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I'm having trouble converting a string into an integer. I googled it but all I can find is how to convert an int into a string. Does anyone know how to do it the other way around? Thanks.

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8 Answers 8

up vote 168 down vote accepted

See the NSString Class Reference.

NSString *string = @"5";
int value = [string intValue];
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Nice answer ... +1 –  Dilip Jun 27 '13 at 5:53

This is the simple solution for converting string to int

NSString *strNum = @"10";
int num = [strNum intValue];

but when you are getting value from the textfield then,

int num = [txtField.text intValue];

where txtField is an outlet of UITextField

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How about

[@"7" intValue];

Additionally if you want an NSNumber you could do

NSNumberFormatter *numberFormatter = [[NSNumberFormatter alloc] init];
[numberFormatter numberFromString:@"7"];
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good lord NSNumberFormatter is complex ... i mean "feature complete". –  Dave Dopson Apr 8 '12 at 0:37
Watch out - in iOS7 numberFromString seems to be an instance method rather than a class one, so you should do [[NSNumberFormatter new] numberFromString:@"7"]; instead. –  mgarciaisaia Aug 6 at 17:11
@mgarciaisaia shouldn't we do [[[NSNumberFormatter alloc] init] numberFromString:@"7"]; as per stackoverflow.com/questions/719877/… –  Michael Osofsky Aug 30 at 20:09
@MichaelOsofsky: Do what you want, 'cause a pirate is free :) I particularly think that new is really more descriptive than alloc] init], that, well, seems super low level to me. But maybe that's why I don't feel at home with Objective C from the beginning, so I shouldn't be taken as a guide, he :) –  mgarciaisaia Aug 31 at 23:23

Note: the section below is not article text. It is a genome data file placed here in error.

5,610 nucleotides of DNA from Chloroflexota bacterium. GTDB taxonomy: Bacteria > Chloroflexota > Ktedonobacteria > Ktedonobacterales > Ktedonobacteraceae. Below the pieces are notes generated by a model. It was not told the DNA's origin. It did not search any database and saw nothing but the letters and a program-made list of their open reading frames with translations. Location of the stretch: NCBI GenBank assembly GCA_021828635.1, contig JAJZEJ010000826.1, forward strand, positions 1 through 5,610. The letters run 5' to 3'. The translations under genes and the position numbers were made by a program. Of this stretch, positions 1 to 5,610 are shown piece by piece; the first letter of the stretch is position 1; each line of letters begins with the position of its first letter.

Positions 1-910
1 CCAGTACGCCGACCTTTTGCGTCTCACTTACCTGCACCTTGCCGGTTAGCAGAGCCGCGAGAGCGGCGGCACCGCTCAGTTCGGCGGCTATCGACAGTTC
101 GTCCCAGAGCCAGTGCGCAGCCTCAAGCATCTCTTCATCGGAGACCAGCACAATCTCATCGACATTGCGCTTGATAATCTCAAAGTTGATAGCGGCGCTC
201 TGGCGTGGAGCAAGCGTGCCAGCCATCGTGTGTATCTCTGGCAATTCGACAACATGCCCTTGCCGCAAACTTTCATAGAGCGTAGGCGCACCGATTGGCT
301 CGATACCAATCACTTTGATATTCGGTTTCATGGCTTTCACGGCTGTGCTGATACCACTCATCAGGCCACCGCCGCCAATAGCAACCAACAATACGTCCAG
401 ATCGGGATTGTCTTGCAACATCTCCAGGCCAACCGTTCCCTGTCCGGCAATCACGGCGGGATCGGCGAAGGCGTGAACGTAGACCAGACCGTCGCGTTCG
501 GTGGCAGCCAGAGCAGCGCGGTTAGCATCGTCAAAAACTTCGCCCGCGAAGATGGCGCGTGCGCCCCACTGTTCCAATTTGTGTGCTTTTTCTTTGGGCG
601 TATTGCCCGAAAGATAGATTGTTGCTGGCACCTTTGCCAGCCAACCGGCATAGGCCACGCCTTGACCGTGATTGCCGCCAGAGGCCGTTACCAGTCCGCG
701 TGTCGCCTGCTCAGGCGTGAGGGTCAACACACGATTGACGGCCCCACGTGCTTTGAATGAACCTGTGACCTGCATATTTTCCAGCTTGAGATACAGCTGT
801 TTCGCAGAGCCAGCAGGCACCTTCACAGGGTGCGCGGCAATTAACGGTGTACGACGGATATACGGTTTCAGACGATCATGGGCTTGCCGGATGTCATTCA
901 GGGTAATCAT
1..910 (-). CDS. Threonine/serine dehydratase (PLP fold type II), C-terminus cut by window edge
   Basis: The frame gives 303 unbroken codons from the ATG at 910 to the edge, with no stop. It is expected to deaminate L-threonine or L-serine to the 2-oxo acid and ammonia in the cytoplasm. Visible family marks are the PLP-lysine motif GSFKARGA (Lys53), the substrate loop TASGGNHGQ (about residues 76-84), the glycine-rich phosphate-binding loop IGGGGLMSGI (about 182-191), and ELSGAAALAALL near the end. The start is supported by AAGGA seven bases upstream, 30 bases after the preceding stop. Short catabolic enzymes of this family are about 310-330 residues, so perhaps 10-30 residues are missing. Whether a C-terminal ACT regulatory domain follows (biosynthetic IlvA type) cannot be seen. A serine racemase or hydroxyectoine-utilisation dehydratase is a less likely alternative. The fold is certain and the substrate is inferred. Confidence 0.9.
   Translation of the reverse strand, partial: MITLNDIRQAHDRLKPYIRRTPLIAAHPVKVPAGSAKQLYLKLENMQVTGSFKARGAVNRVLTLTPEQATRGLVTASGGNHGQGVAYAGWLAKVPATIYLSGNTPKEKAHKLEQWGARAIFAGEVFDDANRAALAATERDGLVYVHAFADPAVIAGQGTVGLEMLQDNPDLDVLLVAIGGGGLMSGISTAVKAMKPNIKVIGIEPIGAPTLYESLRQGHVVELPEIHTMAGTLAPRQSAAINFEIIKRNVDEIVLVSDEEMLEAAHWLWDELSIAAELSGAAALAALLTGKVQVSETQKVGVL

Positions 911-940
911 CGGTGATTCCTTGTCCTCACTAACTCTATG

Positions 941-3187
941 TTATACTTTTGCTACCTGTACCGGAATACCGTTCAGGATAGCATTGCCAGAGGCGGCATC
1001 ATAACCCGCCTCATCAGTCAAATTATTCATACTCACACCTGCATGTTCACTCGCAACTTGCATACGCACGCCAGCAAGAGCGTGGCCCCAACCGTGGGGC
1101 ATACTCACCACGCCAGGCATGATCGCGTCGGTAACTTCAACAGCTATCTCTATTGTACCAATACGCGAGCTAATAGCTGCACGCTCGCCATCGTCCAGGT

You can also use like :

NSInteger getVal = [self.string integerValue];

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Yet another way: if you are working with a C string, e.g. const char *, C native atoi() is more convenient.

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Very easy..

int (name of integer) = [(name of string, no ()) intValue];

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I use:

NSInteger stringToInt(NSString *string) {
    return [string integerValue];

And vice versa:

NSString* intToString(NSInteger integer) {
    return [NSString stringWithFormat:@"%d", integer];
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check your return value. NSString* –  David Jul 9 '11 at 23:21
I am using data pulled from NSUserDefaults so what should I put after the NSString *string = –  MacN00b Jul 9 '11 at 23:26
Will either of these actually work? Surely the definitions need a semi colon or you will crash with unrecognized selector because you will actually be sending @selector(intToString:) not @selector(intToString). Surely it should be like this instead - (NSInteger) stringToInt:(NSString *)string; and - (NSString *)intToString:(NSInteger)integer; –  Paul.s Jul 9 '11 at 23:27
They're both C functions. It needs to be NSString * though, like @David said. –  Espresso Jul 9 '11 at 23:30
@Espresso cheers I have no background in C so makes more sense now –  Paul.s Jul 9 '11 at 23:31
NSString *string = /* Assume this exists. */;
int value = [string intValue];
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I am using data pulled from NSUserDefaults so what should I put after the NSString *string = –  MacN00b Jul 9 '11 at 23:23
NSString *string = [[NSUserDefaults standardUserDefaults] stringForKey:@"YOUR_KEY"]; –  Benjamin Mayo Jul 10 '11 at 8:03
What @Ben says is right. Try that. :) –  Alexsander Akers Jul 10 '11 at 18:49

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